If the above premise is accepted, that is, the NSAA will eventually have to pass into history as an active entity, what then does the membership wish to see as the resting place for the organisation and its accumulated physical assets, its ‘spirit’ and community values? Choice may conclude Legacy, the RSL, Defence Welfare organisations, Non Government Organisations (NGO) like Red Cross, Care Australia or the Salvation Army.
Alternatively, the organisation could establish a trust into which cash assets are channelled, managed by a legal charter and audited by third parties reporting to the Australian Tax Office (ATO) and used for an educational scholarship for children who meet an agreed selection criteria. What better way to maintain the Spirit of the Nasho than to promote and support education?
It was from this point that our thinking turned to what is now The National Service Scholarship Foundation which will be the vehicle to provising advanced education and training for the benefit of all Australians and is represented by the logo below.
If this option were to be adopted sooner rather than later the NSAA would be able to see the benefit of its support flourish well before its eventual passage into history. In addition, if such a Scholarship Foundation were to commence in the medium term, it may well attract further membership support to an organisation not only interested in providing for its membership, but clearly able to determine its future and make the best of its current and future assets. This could become a powerful message to the community at large.
The choice of any of the above, a combination or suitable alternatives, should form the basis of debate, research and the founding principle on which the ultimate decisions are based.
An analysis of the circumstances concludes that the passing of the NSAA into history is inevitable. Good planning, open and honest debate, straight forward good will and a passionate desire to see only good come from the NSAA place in Australian society will see the organisation pass into history with dignity. Its integrity and values as an organisation will be held in the highest regard and its legacy, on public display, will ensure that National Servicemen continue to enjoy the affection and gratitude of the nation they served. With good planning, all this can be done at a place and time of its choosing.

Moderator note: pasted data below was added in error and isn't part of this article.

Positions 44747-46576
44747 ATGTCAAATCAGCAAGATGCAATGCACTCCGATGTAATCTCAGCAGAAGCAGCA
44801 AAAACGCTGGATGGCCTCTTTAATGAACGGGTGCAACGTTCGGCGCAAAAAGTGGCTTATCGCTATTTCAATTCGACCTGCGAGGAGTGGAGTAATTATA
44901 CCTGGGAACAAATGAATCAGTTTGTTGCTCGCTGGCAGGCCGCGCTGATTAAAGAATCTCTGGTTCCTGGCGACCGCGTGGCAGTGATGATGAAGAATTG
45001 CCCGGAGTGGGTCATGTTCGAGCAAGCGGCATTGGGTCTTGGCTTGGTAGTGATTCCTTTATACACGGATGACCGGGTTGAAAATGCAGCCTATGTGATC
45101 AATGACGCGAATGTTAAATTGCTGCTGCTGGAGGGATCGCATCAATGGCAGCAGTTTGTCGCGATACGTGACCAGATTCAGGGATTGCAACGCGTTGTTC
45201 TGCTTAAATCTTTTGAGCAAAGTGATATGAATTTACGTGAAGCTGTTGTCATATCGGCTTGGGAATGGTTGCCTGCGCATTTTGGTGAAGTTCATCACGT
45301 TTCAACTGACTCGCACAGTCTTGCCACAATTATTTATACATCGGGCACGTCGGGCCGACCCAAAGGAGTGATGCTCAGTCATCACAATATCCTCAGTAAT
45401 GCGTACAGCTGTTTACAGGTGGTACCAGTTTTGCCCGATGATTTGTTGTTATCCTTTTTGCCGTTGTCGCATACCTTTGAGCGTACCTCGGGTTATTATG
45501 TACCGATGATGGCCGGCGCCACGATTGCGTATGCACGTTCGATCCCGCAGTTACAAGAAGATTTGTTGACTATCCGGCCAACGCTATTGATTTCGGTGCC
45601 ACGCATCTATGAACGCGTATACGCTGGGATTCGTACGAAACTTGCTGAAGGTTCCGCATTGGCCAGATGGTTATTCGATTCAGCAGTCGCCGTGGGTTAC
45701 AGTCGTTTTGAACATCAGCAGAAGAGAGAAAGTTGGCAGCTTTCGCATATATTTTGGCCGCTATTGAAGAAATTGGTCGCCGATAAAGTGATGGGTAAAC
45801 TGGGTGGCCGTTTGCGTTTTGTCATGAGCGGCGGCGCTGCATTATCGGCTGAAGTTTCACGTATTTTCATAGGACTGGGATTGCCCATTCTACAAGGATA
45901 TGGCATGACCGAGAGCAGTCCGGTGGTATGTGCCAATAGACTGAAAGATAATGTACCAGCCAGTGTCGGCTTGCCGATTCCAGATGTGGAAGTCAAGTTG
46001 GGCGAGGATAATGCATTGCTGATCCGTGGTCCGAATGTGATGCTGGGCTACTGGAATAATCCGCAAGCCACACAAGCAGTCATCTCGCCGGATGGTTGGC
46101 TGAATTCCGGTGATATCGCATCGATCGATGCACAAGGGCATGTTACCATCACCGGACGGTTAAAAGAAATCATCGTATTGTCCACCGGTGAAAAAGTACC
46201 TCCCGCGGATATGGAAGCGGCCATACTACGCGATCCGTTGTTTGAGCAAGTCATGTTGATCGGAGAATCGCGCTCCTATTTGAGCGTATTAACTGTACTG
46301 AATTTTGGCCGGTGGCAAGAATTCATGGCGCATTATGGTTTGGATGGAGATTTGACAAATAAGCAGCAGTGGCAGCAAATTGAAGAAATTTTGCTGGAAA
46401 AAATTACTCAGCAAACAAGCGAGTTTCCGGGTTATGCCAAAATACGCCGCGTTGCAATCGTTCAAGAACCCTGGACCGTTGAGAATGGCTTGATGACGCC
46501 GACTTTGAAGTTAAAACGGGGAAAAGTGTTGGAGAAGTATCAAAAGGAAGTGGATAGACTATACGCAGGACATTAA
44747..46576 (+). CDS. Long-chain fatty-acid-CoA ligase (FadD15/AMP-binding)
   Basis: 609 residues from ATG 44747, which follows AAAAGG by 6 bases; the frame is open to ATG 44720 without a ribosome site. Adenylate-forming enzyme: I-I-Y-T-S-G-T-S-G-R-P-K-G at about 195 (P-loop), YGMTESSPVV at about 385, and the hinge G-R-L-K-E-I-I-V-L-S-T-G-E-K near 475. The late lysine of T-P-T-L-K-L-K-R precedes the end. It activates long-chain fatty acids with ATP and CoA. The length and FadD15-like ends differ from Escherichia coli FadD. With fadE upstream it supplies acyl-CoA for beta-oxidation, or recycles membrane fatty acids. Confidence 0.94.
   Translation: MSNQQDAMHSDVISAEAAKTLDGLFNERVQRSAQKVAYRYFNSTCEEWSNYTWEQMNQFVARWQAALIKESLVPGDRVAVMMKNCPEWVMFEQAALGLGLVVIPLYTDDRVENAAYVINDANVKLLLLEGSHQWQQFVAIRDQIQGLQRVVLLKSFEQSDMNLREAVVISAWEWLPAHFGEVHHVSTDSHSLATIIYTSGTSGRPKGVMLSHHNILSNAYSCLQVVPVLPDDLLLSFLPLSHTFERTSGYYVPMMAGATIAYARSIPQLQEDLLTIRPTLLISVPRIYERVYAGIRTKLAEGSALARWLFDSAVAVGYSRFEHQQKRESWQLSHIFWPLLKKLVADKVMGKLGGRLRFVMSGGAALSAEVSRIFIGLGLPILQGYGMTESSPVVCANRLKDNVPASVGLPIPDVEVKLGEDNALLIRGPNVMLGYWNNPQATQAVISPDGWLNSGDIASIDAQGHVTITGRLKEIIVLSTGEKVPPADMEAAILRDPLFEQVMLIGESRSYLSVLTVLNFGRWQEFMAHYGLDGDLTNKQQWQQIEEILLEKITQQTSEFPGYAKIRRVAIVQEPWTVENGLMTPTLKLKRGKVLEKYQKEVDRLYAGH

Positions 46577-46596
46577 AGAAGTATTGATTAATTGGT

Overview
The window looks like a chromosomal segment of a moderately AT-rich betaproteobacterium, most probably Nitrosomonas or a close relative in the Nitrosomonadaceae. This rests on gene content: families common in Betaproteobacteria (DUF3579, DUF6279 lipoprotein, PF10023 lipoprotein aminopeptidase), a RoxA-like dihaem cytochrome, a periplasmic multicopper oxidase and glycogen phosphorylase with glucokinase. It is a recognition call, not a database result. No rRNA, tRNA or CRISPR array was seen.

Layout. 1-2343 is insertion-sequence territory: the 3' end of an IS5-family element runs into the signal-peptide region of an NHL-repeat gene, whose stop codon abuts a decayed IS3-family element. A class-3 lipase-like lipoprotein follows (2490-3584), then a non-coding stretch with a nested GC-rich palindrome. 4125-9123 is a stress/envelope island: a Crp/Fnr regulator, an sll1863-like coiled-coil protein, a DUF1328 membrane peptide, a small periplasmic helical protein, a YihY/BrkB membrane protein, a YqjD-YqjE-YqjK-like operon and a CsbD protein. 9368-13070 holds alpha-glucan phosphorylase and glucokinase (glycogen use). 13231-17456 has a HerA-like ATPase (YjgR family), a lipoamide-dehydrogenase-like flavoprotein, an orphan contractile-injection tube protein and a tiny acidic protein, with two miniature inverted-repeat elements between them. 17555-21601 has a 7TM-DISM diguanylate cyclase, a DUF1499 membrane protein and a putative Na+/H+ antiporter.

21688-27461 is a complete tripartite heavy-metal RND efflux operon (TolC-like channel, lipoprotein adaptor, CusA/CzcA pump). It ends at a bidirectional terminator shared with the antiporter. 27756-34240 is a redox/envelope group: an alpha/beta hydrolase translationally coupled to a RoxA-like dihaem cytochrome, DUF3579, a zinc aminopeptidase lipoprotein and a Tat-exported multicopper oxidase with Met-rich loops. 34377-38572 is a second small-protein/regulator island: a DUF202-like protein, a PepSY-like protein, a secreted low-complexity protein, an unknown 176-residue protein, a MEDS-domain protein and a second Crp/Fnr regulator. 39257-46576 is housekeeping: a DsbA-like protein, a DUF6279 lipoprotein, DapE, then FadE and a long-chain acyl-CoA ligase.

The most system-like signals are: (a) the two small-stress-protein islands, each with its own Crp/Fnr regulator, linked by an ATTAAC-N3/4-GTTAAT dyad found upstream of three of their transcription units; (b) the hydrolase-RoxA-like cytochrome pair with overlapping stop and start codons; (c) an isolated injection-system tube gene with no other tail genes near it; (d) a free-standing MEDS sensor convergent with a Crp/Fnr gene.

Sub-Branches, State organisations and the national body should be confident in taking this important debate forward to the membership and members of good will should champion this initiative for the sake of all Nashos.
Nashos are, and will remain a unique entity in the history of Australia and the Defence Force. National Servicemen should leave their mark in the most positive way as to ensure the nation remains proud of the service and achievements of those chosen to serve. This can be achieved. Take time to think this through and participate in the debate we must have. Be proud and bold enough to make it happen while we have full control and are masters of our own destiny.
Allow full, open and robust debate to occur at all levels of the organisation and don’t be put off by ignorance or negativity.
Don’t allow the problem to become someone else’s. It is ours alone to solve, soon
Remember the old military adage ‘Time spent on reconnaissance is not wasted’
Adapted to this situation, Representatives, reporting to State and National Committees should be formed to take carriage of this important initiative on behalf of all National Servicemen.
12th December 2002
This article, in its entirety, was submitted to the State Council for consideration at the June 2003 State Council Meeting at Mornington but to date, no action has been taken on the suggestions which have been put forward.
By supporting the Foundation you will have the satisfaction of knowing you are contributing to the further education and skills development of those already committed to the enhanced learning and medical skills that will be of significant benefit to our society as a whole.